“The Father seeketh...” - “Jesus gives two reasons why this kind of worship should take place. One is that God sought it, or desired it. He had appointed the old mode, but he did it because he sought to lead the mind to himself even by those forms, and to prepare the people for the purer system of the gospel, and now he sought or desired that those who worshipped him should worship him in that manner. He intimated his will by Jesus Christ.”
“But ‘spirit’ here does not refer to the Holy Spirit, but the spirit of man – that part of man’s constitution through which he bears the image of God…the worship in spirit is worship contrasted with all mere carnal…shadows of the good things to come, all mere ritual, all specialties of place, or time…It need not be in despite of a genuine reverence for days, or seasons or postures or washings and they, without this, will be eventually valueless…Only the spirit of man can really touch or commune with the Spirit of spirits and the history of the new dispensation is the history of a progress from forms to realities, from the earthly to the heavenly” (Pulpit Commentary, p. 169, 170).
Why would one who has such direct access to God without the externals want to return to such (Galatians 4:9-10). Therefore, Christ is trying to get the Samaritan woman to see that there is a more intimate and higher form of worship which God has in mind through Christ that removes the physical limitations and prejudices she has in mind. Circumcision in the O.T. was a type of the circumcision of the heart (Acts 7:51) and a “sign of the covenant” (Romans 4:11). Yet under the New Covenant physical circumcision is not a requirement, whereas, the circumcision of the heart is mandatory (Romans 2:28-29; Galatians 6:15).
In contrast to animal sacrifices we offer “spiritual sacrifices” in the “spiritual house” of God (I Peter 2:5). Indeed we have come to a “mountain that cannot be touched” (Hebrews 12:18), which is described as “heavenly Jerusalem” (12:22) – the “Kingdom” which is “not of this world” (John 18:36). While the New Covenant presents physical expressions of the spiritual it does not present external forms which point toward the spiritual.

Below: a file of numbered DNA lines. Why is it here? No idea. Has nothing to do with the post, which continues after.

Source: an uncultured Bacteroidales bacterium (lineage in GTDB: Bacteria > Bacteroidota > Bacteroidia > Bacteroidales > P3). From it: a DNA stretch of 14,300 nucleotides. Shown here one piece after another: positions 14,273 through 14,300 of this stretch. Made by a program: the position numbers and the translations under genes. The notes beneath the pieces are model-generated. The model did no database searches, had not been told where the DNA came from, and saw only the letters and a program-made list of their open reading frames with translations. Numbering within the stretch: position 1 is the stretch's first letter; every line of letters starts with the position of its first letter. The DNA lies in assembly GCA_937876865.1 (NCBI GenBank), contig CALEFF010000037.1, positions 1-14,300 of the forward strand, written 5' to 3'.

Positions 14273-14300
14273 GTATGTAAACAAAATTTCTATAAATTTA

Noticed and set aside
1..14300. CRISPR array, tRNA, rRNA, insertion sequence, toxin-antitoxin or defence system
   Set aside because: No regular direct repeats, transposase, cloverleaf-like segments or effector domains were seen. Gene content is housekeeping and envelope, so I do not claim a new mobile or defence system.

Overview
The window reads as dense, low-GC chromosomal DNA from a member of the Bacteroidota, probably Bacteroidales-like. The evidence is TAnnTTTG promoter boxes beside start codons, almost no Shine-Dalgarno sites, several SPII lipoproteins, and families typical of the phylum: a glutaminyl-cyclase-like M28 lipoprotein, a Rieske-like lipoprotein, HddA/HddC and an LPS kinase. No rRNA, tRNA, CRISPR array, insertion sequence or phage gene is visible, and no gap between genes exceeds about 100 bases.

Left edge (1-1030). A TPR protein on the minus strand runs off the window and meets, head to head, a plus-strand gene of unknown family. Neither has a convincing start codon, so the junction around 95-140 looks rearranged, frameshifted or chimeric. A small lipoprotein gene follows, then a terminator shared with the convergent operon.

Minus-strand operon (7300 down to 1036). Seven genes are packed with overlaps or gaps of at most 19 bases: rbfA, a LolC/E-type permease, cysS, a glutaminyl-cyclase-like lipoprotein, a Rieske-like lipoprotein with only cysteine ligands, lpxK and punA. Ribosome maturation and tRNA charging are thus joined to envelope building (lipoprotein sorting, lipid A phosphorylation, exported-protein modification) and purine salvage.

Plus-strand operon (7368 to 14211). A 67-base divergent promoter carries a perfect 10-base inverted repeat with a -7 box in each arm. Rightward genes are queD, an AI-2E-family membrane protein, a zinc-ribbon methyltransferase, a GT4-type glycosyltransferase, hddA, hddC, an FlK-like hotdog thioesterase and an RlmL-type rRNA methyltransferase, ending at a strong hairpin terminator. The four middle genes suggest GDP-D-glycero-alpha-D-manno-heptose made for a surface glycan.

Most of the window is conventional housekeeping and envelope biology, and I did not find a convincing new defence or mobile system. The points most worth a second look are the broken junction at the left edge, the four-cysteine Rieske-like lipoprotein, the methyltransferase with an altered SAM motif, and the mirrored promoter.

“Truth” references a direct approach God through His Son Jesus Christ (Ephesians 2:11-13, 18, 22), i.e. this is the spiritual sphere where we worship God. Notice how the term “truth” is used predominately to refer to Christ Himself being the revelation of and embodiment of truth (John 1:14, 17; 4:23, 24; 5:33; 6:14; 7:40; 8:32, 40, 45, 46-47; 14:6; 16:7-14; 18:36-38).
“In truth - Not through the medium of shadows and types, not by means of sacrifices and bloody offerings, but in the manner represented or typified by all these, Heb_9:9, Heb_9:24. In the true way of direct access to God through Jesus Christ.”
“‘And in truth’ i.e. as dealing with reality, the adequate and veracious expression of genuine desires… Forms…ceremonies…are all inefficacious…and they can all be dispensed with if need be…” (Pulpit Commentary).